A small Norwegian news service publishing news from the cross-border Barents region is taking Russia’s media regulation agency Roskomnadzor to court in an attempt to overturn the country’s ban on its online content. The Kirkenes-based Barents Observer publishes news in English and Russian, covering news from the north of Norway, Sweden, Finland and Russia.
Roskomnadzor censors took issue with the Russian language version of the article “From suicide attempts to happiness and Sámi pride,” published in January 2019. It tells the story first shared in Swedish media of Dan Eriksson, a proud gay Sámi who overcame years of mental health issues and two suicide attempts before finding the courage to talk. He now works with LGBT+ youth and talks openly about his experiences in order to help others. Roskomnadzor claims the article is in conflict with federal laws on information and that it propagates suicide. The Barents Observer website has been blocked in Russia since February.
“I argue that the interview with Dan Eriksson will help others overcome traumatic taboos. This is the opposite to propagating suicide,” says Thomas Nilsen, the multilingual editor of the Barents Observer. He believes that the article is not the real issue behind the censorship. “We think that if it wasn’t this article, it would be another. We are one of the few media outlets publishing in Russian on foreign servers that are outside the control of Russian authorities,” he says.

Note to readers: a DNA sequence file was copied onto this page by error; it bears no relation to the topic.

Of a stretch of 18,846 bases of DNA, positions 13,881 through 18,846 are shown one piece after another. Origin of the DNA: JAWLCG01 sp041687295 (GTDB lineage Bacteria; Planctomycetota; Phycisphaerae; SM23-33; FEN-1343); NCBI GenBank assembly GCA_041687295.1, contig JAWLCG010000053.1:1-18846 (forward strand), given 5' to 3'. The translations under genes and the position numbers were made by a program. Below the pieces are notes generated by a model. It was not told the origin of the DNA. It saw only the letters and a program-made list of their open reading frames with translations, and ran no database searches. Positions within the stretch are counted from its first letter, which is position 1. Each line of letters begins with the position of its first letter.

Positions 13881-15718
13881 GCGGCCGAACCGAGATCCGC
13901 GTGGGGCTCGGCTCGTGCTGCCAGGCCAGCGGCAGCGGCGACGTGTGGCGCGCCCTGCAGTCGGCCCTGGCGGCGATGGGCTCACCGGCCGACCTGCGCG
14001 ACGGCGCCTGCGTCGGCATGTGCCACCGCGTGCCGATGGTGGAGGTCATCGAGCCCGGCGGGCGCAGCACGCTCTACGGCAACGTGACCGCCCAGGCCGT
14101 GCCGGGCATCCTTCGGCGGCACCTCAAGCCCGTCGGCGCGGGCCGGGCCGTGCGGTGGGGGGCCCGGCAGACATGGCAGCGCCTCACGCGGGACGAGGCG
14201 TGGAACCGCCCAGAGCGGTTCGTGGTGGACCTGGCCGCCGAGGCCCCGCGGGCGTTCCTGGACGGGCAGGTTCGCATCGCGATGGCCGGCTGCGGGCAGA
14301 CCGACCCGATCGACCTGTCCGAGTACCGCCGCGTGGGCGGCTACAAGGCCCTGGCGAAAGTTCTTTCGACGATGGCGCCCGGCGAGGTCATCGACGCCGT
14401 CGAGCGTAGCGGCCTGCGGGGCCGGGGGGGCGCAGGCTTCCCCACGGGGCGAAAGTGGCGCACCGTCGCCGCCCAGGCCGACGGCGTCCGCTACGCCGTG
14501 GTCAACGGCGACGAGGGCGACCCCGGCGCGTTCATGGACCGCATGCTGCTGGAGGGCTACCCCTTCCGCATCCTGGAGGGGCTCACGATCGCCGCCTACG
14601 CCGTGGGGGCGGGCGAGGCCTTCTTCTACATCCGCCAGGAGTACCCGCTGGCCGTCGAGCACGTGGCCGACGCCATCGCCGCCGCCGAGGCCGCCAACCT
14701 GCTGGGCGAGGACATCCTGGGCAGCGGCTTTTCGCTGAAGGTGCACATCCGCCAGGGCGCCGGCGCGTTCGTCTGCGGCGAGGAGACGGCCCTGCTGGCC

The St. Petersburg-based Memorial Anti-Discrimination Center (ADC) are among the Barents Observer’s backers. They support the newspaper’s decision not to unpublish the story from its website. “We think that the interview with the gay Sámi man is very important and the ban of this article is a clear case of discrimination,” said director Stephania Kulaeva.
Read more: Forbes